The South African Nuclear Energy Corporation (Necsa) announced on February 21 that its subsidiary company, NTP Radioisotopes, had resumed production. Necsa shut down operations at NTP in late November owing to noncompliance with safety protocols at the radioisotope producer, a step with which the National Nuclear Regulator concurred.
The first production batch of nuclear medical isotopes since operations resumed at NTP was also despatched on that day. It was for South African customers. Production of the first batch for international customers has started.
“Most importantly, we wish to thank our dedicated staff members who worked throughout the nights and over weekends to ensure we find sustainable solutions to the challenges faced and for the continuous improvements to our systems,” highlighted Necsa Group CEO Phumzile Tshelane. “Necsa will continue to ensure that the safety culture is entrenched amongst all employees. We encourage and remind our employees that it must be SAFETY FIRST as they carry out their responsibilities in their respective areas of work.”
The shutdown lasted longer than originally expected. This adversely affected the nuclear medical industry and fraternity, both local and global, as NTP is a major international producer of medical radioisotopes – it is one of only five sites in the world capable of producing one of the most important medical radioisotopes, Molybdenum-99 (Mo-99), in commercial quantities and is now responsible for between 25% and 33% of global Mo-99 production, which it supplies to more than 60 countries around the world.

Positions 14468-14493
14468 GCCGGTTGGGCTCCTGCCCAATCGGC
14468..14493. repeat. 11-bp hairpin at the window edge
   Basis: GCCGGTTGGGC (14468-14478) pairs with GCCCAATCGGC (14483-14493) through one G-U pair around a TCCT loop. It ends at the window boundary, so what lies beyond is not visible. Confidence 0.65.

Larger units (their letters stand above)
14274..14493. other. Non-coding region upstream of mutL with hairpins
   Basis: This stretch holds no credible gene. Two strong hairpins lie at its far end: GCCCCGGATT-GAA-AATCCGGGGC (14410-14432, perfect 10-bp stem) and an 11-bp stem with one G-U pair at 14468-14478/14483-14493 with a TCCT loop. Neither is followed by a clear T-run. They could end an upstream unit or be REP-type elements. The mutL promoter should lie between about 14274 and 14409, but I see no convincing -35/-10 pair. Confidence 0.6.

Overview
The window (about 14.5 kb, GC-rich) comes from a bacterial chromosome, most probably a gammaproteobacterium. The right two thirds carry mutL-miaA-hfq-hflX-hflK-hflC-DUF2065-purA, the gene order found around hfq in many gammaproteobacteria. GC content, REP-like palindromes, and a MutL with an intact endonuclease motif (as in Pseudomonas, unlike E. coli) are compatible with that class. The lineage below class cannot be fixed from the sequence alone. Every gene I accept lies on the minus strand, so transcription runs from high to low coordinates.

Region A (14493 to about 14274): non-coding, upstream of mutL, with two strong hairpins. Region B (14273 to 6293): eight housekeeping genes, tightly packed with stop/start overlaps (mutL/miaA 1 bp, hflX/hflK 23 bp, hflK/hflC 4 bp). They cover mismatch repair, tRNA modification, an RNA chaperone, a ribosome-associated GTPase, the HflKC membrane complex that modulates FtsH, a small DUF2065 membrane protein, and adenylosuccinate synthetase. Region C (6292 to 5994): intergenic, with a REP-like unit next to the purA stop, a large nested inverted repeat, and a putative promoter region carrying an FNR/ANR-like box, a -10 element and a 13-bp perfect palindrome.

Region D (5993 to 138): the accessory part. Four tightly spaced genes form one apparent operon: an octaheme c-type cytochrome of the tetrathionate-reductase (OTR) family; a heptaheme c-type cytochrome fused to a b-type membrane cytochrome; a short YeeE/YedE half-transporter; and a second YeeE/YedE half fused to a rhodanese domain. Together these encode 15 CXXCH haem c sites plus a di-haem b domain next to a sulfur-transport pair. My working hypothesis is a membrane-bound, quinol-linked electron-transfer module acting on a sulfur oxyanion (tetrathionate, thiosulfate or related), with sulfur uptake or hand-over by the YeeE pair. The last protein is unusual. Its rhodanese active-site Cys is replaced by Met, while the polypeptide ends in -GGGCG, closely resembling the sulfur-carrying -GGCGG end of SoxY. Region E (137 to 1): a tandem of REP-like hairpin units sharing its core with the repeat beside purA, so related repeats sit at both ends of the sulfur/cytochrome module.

“We remain eternally grateful to our customers in the US, Europe, Japan, the Middle East and South Africa who showed their unwavering support and wished us well,” he stressed. “To all our stakeholders globally, who were affected, we thank you for your understanding and patience. Your empathy throughout this period is highly appreciated.”
Necsa board chairperson Dr Kelvin Kemm complimented both Tshelane and group executive and acting NTP MD Thabo Tselane, as well as the dedicated NTP team he led. “Collectively, they worked around the clock in tackling this extremely complex problem in the interest of ensuring our return to service and the continuous supply of this life-saving radiochemical.”